Salinas-Kendrick v. Mario Esparza Law Office, 118 N.M. 164, 879 P.2d 796 (1994)

June 15, 1994 · Court of Appeals of New Mexico · No. 15293
118 N.M. 164, 879 P.2d 796

879 P.2d 796

Maria SALINAS-KENDRICK, Claimant-Appellee, v. MARIO ESPARZA LAW OFFICE, Employer, and The Travelers Insurance Company, Insurer, Respondents-Appellees, v. MOUNTAIN STATES MUTUAL CASUALTY CO., Respondent-Appellant.

No. 15293.

Court of Appeals of New Mexico.

June 15, 1994.

*165Gary Jeffreys, Jeffreys, Cooper & Associates, Deming, for respondent-appellant.

Bonnie M. Stepleton, Stepleton & Aakhus, P.C., Albuquerque, for respondents-appellees.

Anna L. Juarez, Las Cruces, for claimantappellee.



Mountain States Mutual Casualty Company (Mountain States) appeals an order from the Workers’ Compensation Administration requiring it to pay disability benefits to Worker. Our second calendar notice proposed to affirm the order. Mountain States has timely opposed that proposal. Not persuaded by its arguments, we affirm.

Claimant suffered an accident while at work on September 5, 1990. Thereafter, she experienced pain in her hands and arms while typing. Her typing work station was modified and she continued to work. Although she testified she worked with some pain and that she took more breaks during her typing than she had before September 1990, she continued to do all her work. Employer’s workers’ compensation carrier at the time was The Travelers Insurance Company. In February 1991, Mountain States became the insurance carrier for Employer.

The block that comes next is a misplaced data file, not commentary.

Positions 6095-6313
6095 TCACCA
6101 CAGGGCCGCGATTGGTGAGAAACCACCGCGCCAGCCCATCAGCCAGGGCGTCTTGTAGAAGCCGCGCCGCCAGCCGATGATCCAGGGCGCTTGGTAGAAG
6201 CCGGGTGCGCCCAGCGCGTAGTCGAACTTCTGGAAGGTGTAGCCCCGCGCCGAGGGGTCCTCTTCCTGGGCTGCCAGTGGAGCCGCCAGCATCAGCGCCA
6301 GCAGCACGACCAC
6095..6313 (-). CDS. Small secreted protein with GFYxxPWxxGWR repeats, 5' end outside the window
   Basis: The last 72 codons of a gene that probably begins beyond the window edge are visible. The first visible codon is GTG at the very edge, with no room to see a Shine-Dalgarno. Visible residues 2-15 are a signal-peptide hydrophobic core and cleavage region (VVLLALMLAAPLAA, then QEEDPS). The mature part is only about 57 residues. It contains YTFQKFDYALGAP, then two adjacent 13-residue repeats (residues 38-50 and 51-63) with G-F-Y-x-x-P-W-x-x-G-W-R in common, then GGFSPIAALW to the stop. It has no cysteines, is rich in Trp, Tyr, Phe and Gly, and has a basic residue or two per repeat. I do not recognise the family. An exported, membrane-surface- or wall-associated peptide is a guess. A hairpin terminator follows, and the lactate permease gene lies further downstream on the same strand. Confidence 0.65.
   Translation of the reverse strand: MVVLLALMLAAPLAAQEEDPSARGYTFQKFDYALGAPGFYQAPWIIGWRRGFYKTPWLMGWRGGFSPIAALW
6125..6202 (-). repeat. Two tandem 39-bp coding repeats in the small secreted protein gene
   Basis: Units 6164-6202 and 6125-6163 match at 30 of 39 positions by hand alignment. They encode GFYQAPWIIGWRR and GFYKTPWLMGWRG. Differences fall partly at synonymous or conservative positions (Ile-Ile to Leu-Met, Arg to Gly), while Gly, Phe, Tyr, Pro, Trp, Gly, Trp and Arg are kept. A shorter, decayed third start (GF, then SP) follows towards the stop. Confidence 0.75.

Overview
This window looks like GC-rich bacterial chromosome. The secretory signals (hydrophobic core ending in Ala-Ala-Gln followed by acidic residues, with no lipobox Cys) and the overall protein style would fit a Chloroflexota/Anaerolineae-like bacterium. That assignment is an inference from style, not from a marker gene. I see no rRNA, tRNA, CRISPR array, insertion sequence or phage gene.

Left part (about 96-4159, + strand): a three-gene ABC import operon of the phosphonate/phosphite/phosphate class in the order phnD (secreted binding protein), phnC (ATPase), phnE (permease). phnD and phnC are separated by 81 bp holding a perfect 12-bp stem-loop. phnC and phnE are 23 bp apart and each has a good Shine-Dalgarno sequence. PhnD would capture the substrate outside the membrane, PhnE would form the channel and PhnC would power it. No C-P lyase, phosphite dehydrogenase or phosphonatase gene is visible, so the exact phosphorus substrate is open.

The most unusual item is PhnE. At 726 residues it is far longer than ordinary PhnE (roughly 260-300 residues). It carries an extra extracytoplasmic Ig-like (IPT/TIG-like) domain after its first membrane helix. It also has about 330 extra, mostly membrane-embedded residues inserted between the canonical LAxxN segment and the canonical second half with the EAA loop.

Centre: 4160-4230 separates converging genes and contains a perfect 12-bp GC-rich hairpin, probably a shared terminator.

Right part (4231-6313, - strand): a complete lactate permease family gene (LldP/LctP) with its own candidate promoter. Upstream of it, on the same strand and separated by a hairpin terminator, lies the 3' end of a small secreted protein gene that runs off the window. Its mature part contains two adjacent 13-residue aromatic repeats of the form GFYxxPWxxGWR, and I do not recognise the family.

Throughout 1991, Claimant continued to perform the required duties of her job. She did not seek help from anyone and completed all her job tasks. Finally, on December 31, 1991, Claimant could not stand the pain in her arms and hands any longer and sought medical treatment. Her treating physician gave her medication and limited her typing to four horns per day. Although Claimant suffered an accident in September 1990, she did not become disabled from that accident until December 1991.